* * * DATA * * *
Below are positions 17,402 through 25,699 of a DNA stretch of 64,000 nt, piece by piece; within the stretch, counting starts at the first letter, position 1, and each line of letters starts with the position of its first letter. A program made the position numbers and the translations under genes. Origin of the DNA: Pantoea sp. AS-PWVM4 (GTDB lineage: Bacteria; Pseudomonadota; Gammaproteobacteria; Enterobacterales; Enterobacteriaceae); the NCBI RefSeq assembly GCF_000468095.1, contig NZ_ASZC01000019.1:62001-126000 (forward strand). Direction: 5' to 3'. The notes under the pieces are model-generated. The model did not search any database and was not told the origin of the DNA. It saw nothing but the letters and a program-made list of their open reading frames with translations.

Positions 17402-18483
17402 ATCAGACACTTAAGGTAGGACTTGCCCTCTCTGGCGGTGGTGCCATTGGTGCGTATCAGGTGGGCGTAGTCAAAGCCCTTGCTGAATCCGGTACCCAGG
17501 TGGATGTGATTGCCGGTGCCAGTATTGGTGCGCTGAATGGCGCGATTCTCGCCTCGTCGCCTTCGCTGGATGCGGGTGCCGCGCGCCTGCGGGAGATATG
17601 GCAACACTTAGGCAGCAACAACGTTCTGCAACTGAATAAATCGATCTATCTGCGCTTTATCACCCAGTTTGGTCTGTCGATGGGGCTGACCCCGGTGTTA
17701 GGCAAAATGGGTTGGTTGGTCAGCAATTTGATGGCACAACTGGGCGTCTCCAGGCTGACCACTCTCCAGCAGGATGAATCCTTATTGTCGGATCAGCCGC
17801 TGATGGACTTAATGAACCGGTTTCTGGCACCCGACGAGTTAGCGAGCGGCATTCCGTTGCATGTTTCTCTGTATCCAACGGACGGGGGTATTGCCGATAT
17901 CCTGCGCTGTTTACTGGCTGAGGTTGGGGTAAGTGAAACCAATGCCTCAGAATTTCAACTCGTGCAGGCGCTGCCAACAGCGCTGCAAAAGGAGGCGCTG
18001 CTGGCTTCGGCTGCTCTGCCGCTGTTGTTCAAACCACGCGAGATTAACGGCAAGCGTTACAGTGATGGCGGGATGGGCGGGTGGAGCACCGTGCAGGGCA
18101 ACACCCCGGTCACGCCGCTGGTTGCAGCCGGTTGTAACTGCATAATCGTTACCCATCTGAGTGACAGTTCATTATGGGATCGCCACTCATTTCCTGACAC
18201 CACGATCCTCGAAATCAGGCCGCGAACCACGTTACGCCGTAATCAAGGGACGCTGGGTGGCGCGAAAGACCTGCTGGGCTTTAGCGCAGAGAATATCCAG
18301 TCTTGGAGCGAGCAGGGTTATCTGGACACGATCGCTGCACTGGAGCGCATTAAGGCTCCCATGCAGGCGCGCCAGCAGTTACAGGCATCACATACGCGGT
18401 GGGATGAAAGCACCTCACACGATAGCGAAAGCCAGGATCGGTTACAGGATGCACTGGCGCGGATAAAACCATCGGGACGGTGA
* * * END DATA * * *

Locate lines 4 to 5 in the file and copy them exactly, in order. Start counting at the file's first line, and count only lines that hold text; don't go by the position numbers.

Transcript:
17501 TGGATGTGATTGCCGGTGCCAGTATTGGTGCGCTGAATGGCGCGATTCTCGCCTCGTCGCCTTCGCTGGATGCGGGTGCCGCGCGCCTGCGGGAGATATG
17601 GCAACACTTAGGCAGCAACAACGTTCTGCAACTGAATAAATCGATCTATCTGCGCTTTATCACCCAGTTTGGTCTGTCGATGGGGCTGACCCCGGTGTTA